The master plan while Coltrane was laying it down this afternoon was to eat, strap the Little One to my chest, and go for a walk on a local hiking trail. Before the album finished, however, and before I finished my lunch, the Little One had fallen asleep. She spontaneously became the one laying it down, so to speak. So much for plans – perhaps a rerun of original series Star Trek is in order.

Wednesday, March 14, 2012

Yamantaka//Sonic Titan: Killing the Buddha With Noise

For a fan of both Japanese culture and prog rock, Yamatanka//Sonic Titan seems to be a dream come true. From behind Noh-inspired stage makeup and elaborate stage sets, they emit a compelling contemporary experimental rock sound that has a noticeable Japanese flavor. But conceptually, they are far more complicated than merely being a Japanese band. In actuality, Yamatanka//Sonic Titan’s members are a collective of Asian-Canadian musicians whose constructed image is not just Japanese, but an open challenge their own pan-Asian authenticity. This heavy-handed ideology could easily ring hollow if the band didn’t deliver musically, but ultimately Yamantaka//Sonic Titan’s alchemic genre-jumping crystallizes into a distinctive statement.

Despite being comprised of a pastiche of styles, their debut YT//ST maintains a respectable coherency. The album opens like the soundtrack to a rainy anime film, recalling rolling credits from Ghost in the Shell and Akira. Although this attention to atmosphere persists throughout, YT//ST''s overall palate is much broader than pentatonic and open 5th soundscapes. Yamatanka//Sonic Titan also subverts the meditative qualities of their Buddhist upbringing with noise, sometimes resulting in an intensity comparable to Battles, Tool’s deeper cuts, or, at times, perhaps even the assaulting noise rock of the Boredoms. YT//ST mostly unfolds between these extremes, however, creating a challenging riff-injected shoegaze dream-pop reminiscent of Mew and early Radiohead with just a sprinkle of proggish organ pyrotechnics for good measure.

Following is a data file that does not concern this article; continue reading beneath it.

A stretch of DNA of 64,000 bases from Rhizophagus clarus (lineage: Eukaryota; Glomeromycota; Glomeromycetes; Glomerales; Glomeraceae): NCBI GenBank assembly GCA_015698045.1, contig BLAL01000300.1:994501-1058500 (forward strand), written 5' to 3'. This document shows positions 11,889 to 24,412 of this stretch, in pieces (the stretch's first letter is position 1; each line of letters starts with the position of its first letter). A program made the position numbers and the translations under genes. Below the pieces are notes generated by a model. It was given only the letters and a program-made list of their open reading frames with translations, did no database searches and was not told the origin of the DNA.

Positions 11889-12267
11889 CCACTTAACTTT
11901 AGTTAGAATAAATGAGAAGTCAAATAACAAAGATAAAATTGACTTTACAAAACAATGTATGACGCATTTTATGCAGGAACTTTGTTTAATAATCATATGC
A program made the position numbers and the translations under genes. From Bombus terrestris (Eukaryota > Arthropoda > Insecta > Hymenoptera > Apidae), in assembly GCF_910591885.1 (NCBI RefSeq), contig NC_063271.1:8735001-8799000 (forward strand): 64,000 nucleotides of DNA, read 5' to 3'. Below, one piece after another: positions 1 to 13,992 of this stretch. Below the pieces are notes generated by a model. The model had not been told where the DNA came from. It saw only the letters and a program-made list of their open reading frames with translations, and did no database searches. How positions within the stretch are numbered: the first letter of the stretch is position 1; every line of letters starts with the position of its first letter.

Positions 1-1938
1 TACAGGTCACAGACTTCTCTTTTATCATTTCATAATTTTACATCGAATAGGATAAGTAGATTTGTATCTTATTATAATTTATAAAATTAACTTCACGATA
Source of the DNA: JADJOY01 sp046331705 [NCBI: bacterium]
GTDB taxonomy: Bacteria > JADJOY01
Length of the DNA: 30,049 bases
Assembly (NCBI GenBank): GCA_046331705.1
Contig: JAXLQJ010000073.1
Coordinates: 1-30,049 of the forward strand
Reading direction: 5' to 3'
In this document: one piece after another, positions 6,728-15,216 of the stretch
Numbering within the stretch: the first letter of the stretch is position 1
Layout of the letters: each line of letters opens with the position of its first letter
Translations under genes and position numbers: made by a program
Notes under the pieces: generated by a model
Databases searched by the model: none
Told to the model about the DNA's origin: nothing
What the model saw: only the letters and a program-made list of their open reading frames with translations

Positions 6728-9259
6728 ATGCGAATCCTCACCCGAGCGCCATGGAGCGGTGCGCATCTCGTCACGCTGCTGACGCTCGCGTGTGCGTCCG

Yamatanka//Sonic Titan’s explicit mission statement is to incorporate and reinterpret cultural material from groups whose traditions have been pushed aside by modernity. It may seem that the day for stage makeup has passed, but like Peter Gabriel-era Genesis, YT//ST stands on its own while the band’s performance art enhances, rather than replaces, their music. The stage presence and meditative drones that Yamantaka//Sonic Titan employ might be met with confusion out of context, but have a deeper meaning when couched from within their overall concept.

On YT//ST, the band’s members explore the authenticity of their own Asian descent in a contemporary Western framework, and in the process create an intriguing debut that delivers on multiple levels.  From a certain point of view, music has an inherent responsibility to challenge the listener with social issues. Yamantaka//Sonic Titan don’t try to speak for these groups in the rather blunt way that U2, Midnight Oil, or other politicized bands might.  Instead, they mine their own hybridized identities as resources for inspiration, attempting to synthesize something both novel and meaningful.

Sunday, March 11, 2012

The Year in Rush Part 2: Evolution of the Suite